As web developers, a lot of our applications need to deal with CRUD actions and forms. It goes without saying that the information entered in to our applications needs to be valid. Client-side validation is important for user-experience, but is no substitute for good server-side validation.

As a holiday song reminds us, we should be "...making a list, checking it twice." Client-side validation is the first check. Server-side validation is the second. And an excellent module to help us with server-side validation is cbvalidation.

cbvalidation

cbvalidation lets you define constraints to ensure a given target object or struct meet. Constraints can be defined in three places: shared constraints in your config/ColdBox.cfc file, model constraints on the target component to validate, and ad hoc constraints in the validation method itself. Valid targets are components and structs.

Regardless of where the constraints are stored, they take the same shape:

// as well as storing these on `this.constraints`
// this could be a shared constraint defined in `config/ColdBox.cfc`
// or a struct passed directly to a validate method.
this.constraints = {
    "firstName" = {
        "required" = true
    },
    "lastName" = {
        "required" = true
    },
    "email" = {
        "required" = true,
        "type" = "email"
    },
    "age" = {
        "required" = false,
        "type" = "numeric",
        "min" = 0
    }
};

Validating Models

cbvalidation can validate any getters on an component, that is any method that follows the "get" & propertyName convention. (This includes properties on your component when accessors="true" is defined.) In your constraints, just reference the property name.

The most common place to store these constraints is on the component itself, under a this.constraints key. cbvalidation will use this struct by convention when validating the model. This means your validation for a user component can be as simple as validateModel( user );.

Validating Structs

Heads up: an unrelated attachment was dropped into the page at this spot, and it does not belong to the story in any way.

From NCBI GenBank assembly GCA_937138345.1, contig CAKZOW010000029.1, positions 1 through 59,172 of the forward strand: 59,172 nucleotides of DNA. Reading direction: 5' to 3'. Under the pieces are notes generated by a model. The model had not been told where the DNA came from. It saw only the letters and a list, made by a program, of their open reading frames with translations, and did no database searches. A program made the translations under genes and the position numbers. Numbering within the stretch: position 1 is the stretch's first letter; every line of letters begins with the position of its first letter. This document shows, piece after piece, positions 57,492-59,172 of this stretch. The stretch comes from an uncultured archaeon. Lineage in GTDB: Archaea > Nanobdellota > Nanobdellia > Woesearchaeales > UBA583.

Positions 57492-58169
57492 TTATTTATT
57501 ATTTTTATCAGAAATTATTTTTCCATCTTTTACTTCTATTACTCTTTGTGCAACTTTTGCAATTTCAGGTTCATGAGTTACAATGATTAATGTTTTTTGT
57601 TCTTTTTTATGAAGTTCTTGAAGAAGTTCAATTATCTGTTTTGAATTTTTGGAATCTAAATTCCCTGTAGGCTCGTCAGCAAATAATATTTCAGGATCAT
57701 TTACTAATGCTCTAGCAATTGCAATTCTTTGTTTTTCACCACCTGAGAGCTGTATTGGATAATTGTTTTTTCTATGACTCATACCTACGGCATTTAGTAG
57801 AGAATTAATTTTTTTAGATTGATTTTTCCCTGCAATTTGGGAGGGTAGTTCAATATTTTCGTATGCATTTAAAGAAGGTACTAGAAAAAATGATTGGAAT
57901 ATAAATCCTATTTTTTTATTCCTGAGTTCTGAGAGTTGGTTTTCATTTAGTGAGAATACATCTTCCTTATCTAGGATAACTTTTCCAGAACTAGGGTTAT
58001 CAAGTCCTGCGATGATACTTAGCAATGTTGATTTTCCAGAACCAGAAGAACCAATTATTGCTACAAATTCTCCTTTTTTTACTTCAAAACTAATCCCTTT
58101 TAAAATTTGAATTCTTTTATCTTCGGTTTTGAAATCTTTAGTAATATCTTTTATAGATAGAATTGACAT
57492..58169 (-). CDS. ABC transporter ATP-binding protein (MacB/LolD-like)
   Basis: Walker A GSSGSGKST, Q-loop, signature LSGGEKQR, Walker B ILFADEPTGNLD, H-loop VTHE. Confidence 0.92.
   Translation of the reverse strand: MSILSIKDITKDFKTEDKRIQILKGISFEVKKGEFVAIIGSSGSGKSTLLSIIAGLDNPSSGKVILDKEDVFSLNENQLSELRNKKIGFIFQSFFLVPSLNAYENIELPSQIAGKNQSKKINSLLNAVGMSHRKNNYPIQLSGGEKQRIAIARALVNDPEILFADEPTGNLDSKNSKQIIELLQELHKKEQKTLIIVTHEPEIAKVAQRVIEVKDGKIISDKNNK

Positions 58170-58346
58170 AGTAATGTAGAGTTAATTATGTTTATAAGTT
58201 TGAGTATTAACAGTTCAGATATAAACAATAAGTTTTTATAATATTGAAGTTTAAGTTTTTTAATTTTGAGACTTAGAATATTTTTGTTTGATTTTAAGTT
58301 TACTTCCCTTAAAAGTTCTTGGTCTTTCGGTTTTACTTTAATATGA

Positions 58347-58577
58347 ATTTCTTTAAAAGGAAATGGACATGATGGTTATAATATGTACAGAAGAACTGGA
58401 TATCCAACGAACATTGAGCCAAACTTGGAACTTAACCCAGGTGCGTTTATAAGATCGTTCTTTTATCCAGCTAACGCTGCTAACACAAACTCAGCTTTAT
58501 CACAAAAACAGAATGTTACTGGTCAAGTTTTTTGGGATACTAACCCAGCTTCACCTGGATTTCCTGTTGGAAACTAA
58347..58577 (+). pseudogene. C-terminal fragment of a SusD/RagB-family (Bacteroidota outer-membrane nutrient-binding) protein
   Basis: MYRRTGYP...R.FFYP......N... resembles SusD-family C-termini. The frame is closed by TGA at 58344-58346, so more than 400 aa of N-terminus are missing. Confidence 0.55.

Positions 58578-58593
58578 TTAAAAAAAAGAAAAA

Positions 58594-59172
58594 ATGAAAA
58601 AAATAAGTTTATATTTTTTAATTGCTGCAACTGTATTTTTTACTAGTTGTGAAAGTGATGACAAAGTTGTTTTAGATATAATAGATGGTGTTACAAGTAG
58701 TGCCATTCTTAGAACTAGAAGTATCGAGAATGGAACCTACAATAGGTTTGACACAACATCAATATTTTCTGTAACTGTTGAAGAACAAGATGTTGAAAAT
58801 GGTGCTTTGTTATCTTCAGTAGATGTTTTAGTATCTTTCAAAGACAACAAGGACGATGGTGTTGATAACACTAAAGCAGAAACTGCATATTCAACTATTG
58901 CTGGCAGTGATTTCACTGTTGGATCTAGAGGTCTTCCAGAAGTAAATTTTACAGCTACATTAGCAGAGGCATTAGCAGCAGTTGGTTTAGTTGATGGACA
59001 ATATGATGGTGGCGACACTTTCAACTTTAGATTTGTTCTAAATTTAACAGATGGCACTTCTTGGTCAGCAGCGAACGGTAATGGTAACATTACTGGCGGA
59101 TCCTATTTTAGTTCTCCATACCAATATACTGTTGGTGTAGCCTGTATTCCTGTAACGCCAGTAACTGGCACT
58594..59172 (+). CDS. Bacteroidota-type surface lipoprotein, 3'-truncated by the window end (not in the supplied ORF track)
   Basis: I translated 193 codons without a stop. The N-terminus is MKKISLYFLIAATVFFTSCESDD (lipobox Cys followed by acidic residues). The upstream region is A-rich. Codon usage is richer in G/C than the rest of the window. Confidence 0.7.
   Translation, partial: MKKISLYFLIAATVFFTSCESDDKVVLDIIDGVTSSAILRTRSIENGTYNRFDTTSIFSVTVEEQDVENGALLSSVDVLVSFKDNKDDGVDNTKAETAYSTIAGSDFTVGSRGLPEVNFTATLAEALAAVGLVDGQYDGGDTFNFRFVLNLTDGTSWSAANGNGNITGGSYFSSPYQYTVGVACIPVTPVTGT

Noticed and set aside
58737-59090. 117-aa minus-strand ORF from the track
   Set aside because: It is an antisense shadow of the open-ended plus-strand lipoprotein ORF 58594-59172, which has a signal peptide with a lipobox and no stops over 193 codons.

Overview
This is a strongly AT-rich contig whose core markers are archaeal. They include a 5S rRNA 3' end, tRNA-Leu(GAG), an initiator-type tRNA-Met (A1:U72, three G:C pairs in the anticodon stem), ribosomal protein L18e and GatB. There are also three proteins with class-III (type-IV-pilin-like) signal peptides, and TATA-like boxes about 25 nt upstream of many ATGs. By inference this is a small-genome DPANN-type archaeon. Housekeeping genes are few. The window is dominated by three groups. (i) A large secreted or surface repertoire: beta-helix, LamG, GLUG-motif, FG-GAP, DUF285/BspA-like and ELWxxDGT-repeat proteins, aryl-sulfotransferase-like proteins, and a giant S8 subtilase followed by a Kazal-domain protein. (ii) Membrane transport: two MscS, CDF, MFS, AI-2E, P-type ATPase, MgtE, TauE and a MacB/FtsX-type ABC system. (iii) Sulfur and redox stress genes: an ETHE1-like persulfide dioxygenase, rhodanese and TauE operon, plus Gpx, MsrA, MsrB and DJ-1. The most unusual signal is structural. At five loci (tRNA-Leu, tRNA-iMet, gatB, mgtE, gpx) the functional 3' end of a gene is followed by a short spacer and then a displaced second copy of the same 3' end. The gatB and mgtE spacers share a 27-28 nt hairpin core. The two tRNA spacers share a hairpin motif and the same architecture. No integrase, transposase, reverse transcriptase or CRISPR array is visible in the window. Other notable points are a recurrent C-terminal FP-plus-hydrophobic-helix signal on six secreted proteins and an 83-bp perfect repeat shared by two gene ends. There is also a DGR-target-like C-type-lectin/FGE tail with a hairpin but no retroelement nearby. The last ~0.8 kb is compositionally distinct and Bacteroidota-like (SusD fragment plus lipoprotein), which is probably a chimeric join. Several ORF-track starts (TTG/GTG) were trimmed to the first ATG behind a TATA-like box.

Some times you need to validate a struct, usually the rc scope in ColdBox. An example of this is changing passwords. Usually a user is asked to type in the same password twice to ensure they are typing it in correctly. cbvalidation has a validator to help with that!

{
    "password" = {
        "required" = true
    },
    "passwordConfirmation" = {
        "required" = true,
        "sameAs" = "password"
    }
}

Those validation rules will do nicely. But where do we store this? Storing on the model itself is not a good idea because the passwordConfirmation field is required in this instance. When we are updating user data like normal, we won't want to enforce the passwordConfirmation field being required. This is a good use case to use ad-hoc validation:

var result = validateModel(
    target = rc,
    constraints = {
        "password" = {
            "required" = true
        },
        "passwordConfirmation" = {
            "required" = true,
            "sameAs" = "password"
        }
    }
);

This validation call would go right in the handler where updating a password happens in your application, solving the problem of validation that is only needed for certain actions in your application.

Shared Constraints

If your validation constraints don't belong on the model because they are not used every time, but they are used in multiple places still, a shared constraint may be the way to go.

Shared constraints are defined in your config/ColdBox.cfc under a validation.sharedConstraints key.

validation = {
    sharedConstraints = {
        "changedPassword" = {
            "password" = {
                "required" = true
            },
            "passwordConfirmation" = {
                "required" = true,
                "sameAs" = "password"
            }
        }
    }
};

Now the example from earlier is reduced down to this:

var result = validateModel( target = rc, constraints = "changedPassword" );

Now we don't have to repeat ourselves all over our application with the same validation rules while staying flexible with what rules we run at what times.

Custom Messages

Error messages can be customized by providing a key of the validation name suffixed with message, for instance requiredMessage for the required validation. These messages can reference special tokens which differ per validation type. Check out the docs for all the different tokens.

{
    "username" = {
        "required" = true,
        "requiredMessage" = "You forgot to enter your {field}"
        // will output "You forgot to enter your username"
    }
}

Custom Validators

Lastly, you can specify your own custom validators, a component that returns true or false depending on if the validation passes.

You can register a simple custom validator with the validator argument.

{
    "username" = {
        "required" = true,
        "validator" = "UniqueValidator@cborm"
    }
}

If you need custom validators with properties or multiple custom validators, you can also pass in a WireBox slug as the validator name:

{
    "username" = {
        "required" = true,
        "ExistsInDB" = {
            "table" = "users",
            "column" = "username"
        }
    }
}

Wrap Up

As you can see from the post length, this module is fully featured and ready to tackle all your validation needs in you application. Good luck and happy validating!